Tag Archives: hypocrisy

Athesim is Dead

In 2009, Joss Whedon created a moderate stir when he gave speech in response to receiving the Outstanding Lifetime Achievement Award in Cultural Humanism at Harvard University’s Memorial Church. You can see his brief speech below:

Some Christian bloggers protested the blasphemy in his speech, but it should have been the humanists objecting.

“…there’s a lot of best sellers, like God is not Great, or the God Delusion… but I find those books to be, I mean (sigh), well, they’re old news, for me… For me, the important thing is not that we’re right. The important thing is ‘Where do we go from here?’ If we are to have a foothold in American or world society, how do we codify our moral structure without the sky bully looking down on us telling us what to do? I’m here to tell you I don’t really have the answer.”

Whedon echoed the sentiments that G.K. Chesterton had stated decades earlier, when he called Atheism “The supreme example of a simple faith,” and “one of the dead heresies,” – in 1922.

The man says there is no God; if he really says it in his heart, he is a certain sort of man so designated in Scripture. But, anyhow, when he has said it, he has said it; and there seems to be no more to be said. The conversation seems likely to languish. The truth is that the atmosphere of excitement, by which the atheist lived, was an atmosphere of thrilled and shuddering theism, and not of atheism at all; it was an atmosphere of defiance and not of denial.

Irreverence is a very servile parasite of reverence; and has starved with its starving lord. After this first fuss about the merely aesthetic effect of blasphemy, the whole thing vanishes into its own void. If there were not God, there would be no atheists.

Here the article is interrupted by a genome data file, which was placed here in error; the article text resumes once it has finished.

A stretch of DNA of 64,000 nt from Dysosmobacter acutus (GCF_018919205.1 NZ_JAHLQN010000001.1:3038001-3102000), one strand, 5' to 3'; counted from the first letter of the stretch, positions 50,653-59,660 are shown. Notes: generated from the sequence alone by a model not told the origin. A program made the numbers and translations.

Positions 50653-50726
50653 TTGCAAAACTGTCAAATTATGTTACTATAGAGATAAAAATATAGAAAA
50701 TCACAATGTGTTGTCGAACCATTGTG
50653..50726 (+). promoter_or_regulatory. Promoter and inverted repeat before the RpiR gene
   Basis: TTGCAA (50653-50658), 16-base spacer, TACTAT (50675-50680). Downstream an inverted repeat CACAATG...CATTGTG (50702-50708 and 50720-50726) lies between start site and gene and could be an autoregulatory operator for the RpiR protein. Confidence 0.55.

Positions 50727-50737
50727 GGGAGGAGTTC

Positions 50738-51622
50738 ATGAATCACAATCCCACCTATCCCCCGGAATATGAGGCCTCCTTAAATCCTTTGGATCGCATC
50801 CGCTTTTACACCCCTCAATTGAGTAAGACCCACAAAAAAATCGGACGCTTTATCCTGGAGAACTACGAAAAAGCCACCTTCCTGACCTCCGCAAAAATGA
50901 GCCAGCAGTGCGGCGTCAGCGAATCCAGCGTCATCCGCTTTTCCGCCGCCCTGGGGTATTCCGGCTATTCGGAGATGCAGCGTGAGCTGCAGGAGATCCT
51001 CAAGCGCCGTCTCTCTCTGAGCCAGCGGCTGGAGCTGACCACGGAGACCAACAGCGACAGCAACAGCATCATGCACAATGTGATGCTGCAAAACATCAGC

To Simple to Be True

To further prove this point, after his insightful proclamation that the New Atheism had nothing new to offer, Whedon offers the only ideas he has – humorous suggestions such as moving the Holy Land to Jamaica, or a new schism or more Popes to make Catholicism more lively (little does he know how lively Catholic politics are!). With nothing new to offer, he sinks back down to the level of defiance. The only thing atheists can build is a rise out of believers.

Certainly, the field of apologetics should prepare for intellectual debate as always, but when your opponent’s case is that he can reasonably prove a negative (which is impossible with logic) or that life originated from inorganic material naturally (a medieval alchemist’s theory which was debunked centuries ago) it is about a fruitless as having a battle of wits with an unarmed opponent.

Atheists decry religion for being a human construct. But if we are all accidents of evolution, products of “survival of the fittest,” how can one human deny another’s claim of racial superiority without resorting to a myth of equality and a human-constructed code of ethics? And if you cannot condemn genocide, what moral code can you proclaim, or what so-called evil can you condemn? Either we are created equal, as the Declaration of Independence proclaims, or we certainly evolved unequal, as Chesterton observed.

At its best, atheism today is about the emotional, not rational, reaction to hypocrisy and bloodshed perpetrated by those who proclaim belief in God. At its worst, it is the passionate and emotional denial of external limits and definitions of morals, usually for personal, not logical, reasons.

So do not fear the simple faith of the atheist; it is not new, it has not grown or developed like a living thing. The most effective way to combat its necrophilia-like allure is to live as Christ taught, not argue with those who may very well be rightfully angry with hypocritical Christians.

 

photo credit: Gage Skidmore

Paul Nowak is a husband and father of 6, who also happens to be a writer and author. He has written The Way of the Christian Samurai among other books.